- Python 3.7 or later version
- PostgreSQL 8.x or later version (can be on a separate machine)
- Installed instance of Augur that has had the
facade workerrun at least one time. Without this step there will be no cloned repos to scan.
- Necessary libraries for compilation of python source:
sudo apt install gcc sudo apt install python3-dev sudo apt-get install libpq-dev
- All Python dependencies are handled automatically by
Augur-SPDX runs as a process to populate the
SPDX schema with SPDX license information in Augur. Available Fossology license scanners only compile on Ubuntu's current long term maintenance version due to library dependencies. Believe us, we have spent many hours trying to compile on Mac OSX and Fedora. In the future, we will provide a docker container to enable this functionality across platforms
Step 1 - Download and install
git clone https://github.com/chaoss/augur-spdx
- Create a python3 virtual enviornment
virtualenv --python=python3 venv-name
- Activate Python virtual environment
pip install .
sudo make install-spdxNote: It is necessary to compile using sudo because the license scanners provided by Fossology are designed only to be installed at the system level
Step 2 - Install System Level libmagic
sudo apt install libmagic1
This is necessary for the scanners
NOTE: You can also use these steps to reinitialize or update a database
python3 initial.py <path to augur instance root>
python3 initial.py ../augur-chaoss
- After this, run
dosocs2 dbinit --config dosocs2.confin the augur-spdx directory
- The program will prompt you to ensure that you have the right database. Please double check
- Any existing tables that fit the schema will be dropped, and a new set of tables will be created and populated.
NOTE: You can only run one instance of Augur-SPDX at at time
nohup python3 director.py <path to augur instance root> >spdx.log 2>spdx.err &
nohup python3 director.py ../augur-chaoss >spdx.log 2>spdx.err &
- Wait about 30 seconds to allow the program to run.
tail -30 spdx.log- Check that licenses are being scanned.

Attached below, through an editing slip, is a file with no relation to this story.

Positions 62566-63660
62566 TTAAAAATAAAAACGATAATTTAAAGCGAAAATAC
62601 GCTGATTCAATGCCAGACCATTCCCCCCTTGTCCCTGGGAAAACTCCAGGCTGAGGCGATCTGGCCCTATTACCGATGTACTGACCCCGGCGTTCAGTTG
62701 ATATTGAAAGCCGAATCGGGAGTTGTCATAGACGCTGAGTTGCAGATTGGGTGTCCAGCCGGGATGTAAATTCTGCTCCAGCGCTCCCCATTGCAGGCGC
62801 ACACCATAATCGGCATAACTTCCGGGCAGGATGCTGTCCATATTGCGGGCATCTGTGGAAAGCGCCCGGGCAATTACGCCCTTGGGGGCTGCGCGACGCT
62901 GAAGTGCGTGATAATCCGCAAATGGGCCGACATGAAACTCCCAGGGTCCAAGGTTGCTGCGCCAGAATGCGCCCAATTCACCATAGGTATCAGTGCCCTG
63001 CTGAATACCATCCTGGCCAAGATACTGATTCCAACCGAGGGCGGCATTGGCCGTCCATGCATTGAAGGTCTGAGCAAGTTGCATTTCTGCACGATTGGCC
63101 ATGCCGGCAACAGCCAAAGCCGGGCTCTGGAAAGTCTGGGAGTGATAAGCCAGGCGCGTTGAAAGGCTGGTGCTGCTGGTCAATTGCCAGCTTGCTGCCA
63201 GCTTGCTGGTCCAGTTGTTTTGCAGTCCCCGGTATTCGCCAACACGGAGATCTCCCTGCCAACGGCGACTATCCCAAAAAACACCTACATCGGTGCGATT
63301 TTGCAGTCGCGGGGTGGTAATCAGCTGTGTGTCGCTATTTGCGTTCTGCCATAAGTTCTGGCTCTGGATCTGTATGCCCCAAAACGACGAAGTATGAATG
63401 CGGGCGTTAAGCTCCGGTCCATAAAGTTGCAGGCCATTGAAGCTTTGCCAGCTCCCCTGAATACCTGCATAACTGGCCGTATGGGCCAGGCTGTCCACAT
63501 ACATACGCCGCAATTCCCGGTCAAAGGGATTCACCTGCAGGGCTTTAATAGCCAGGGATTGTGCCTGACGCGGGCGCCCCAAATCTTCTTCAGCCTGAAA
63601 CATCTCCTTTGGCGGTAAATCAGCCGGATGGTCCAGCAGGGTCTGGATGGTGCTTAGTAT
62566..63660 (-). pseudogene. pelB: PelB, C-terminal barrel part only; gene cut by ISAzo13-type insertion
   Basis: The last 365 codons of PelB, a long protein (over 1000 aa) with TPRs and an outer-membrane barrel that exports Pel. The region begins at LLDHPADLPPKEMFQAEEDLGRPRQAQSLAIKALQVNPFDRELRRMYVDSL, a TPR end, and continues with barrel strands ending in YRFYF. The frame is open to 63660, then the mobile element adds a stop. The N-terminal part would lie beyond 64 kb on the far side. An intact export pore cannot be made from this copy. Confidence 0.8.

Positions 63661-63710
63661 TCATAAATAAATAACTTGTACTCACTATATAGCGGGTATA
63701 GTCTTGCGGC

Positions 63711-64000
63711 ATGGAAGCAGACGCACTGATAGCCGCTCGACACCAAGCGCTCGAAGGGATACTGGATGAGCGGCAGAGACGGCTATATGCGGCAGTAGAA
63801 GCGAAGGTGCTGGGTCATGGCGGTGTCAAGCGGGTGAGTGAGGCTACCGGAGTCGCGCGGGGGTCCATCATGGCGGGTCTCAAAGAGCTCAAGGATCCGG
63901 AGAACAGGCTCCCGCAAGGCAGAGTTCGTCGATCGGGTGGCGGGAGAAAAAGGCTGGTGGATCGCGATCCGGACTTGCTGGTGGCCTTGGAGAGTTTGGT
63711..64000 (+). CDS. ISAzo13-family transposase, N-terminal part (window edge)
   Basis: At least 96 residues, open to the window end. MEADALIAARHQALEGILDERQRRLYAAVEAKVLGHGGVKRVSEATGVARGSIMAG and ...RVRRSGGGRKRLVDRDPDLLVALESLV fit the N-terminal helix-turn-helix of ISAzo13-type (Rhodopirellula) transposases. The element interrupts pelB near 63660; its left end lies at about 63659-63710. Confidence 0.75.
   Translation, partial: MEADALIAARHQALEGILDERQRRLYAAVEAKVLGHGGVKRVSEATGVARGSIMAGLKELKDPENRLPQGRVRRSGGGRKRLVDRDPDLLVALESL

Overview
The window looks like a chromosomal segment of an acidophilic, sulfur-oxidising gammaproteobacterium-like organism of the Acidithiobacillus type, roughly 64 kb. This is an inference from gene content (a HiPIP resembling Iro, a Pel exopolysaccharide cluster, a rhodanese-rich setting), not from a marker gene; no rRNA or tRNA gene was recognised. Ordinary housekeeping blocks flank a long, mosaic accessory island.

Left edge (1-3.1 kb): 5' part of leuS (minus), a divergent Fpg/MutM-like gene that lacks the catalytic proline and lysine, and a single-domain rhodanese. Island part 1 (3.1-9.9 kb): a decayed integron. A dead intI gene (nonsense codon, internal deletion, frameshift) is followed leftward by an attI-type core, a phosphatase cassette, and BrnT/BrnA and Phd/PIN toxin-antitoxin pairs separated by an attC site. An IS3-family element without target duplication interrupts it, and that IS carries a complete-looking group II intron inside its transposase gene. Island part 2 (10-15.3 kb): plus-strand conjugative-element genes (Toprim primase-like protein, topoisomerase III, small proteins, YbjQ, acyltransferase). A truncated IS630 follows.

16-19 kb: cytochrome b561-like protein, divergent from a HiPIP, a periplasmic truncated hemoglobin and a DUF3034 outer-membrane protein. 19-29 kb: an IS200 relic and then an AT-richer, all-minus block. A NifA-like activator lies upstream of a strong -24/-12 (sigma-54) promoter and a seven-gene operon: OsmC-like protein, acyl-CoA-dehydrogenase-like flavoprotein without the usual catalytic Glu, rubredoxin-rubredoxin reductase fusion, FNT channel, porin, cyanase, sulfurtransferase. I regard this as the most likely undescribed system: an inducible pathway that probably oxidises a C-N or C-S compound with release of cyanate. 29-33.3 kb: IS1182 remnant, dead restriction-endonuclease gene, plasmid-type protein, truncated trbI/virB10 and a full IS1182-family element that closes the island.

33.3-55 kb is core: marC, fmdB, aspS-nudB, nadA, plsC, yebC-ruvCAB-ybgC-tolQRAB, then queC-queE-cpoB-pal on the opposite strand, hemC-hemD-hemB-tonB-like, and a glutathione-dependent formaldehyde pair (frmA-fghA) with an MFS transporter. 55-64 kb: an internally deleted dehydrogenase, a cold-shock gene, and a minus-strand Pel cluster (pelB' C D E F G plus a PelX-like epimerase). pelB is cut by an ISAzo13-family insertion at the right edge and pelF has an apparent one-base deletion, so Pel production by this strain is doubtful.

cat spdx.err- Check for errors.
- When the process finishes, check to see if there are any Augur repos not in the mapping table by executing
cat spdx.log | grep MAPPING.
- If you see any problems, create an issue with the full output of the log at https://github.com/chaoss/augur-spdx
Augur-SPDX Description and Purpose
Augur-SPDX is a command-line tool for managing SPDX documents and data. It can scan source code distributions to produce SPDX information, store that information in a relational database, and extract it in a plain-text format on request.
The discovery and presentation of software package license information is a complex problem facing organizations that rely on open source software within their innovation streams. Augur-SPDX enables creation of an SPDX document for any software package to represent associated license information. In addition, Augur-SPDX can be used in the creation and continuous maintenance of an inventory of all open-source software used in an organization. The primary audience for Augur-SPDX is open source software teams seeking to advance the representation and maintenance of open source software package license information.
SPDX is a standard format for communicating information about the contents of a software package, including license and copyright information. Augur-SPDX supports the SPDX standard.
Augur-SPDX owes its software name and concept to the DoSOCS tool created by Zac McFarland, which in turn was spun off from the do_spdx plugin for Yocto Project, created by Jake Cloyd and Liang Cao. Augur-SPDX aims to fill the same role as DoSOCS, but with support for future versions of Augur, a larger feature set, and a more modular implementation.
License and Copyright
Copyright © 2015 University of Nebraska at Omaha
Copyright © 2022 University of Nebraska at Omaha, and University of Missouri
All associated documentation is licensed under the terms of the Creative Commons Attribution Share-Alike 3.0 license. See the file CC-BY-SA-3.0 for more details.
(This work has been funded through the National Science Foundation VOSS-IOS Grant: 1122642, the Sloan Foundation, and the Reynolds Journalism Institute at the University of Missouri.)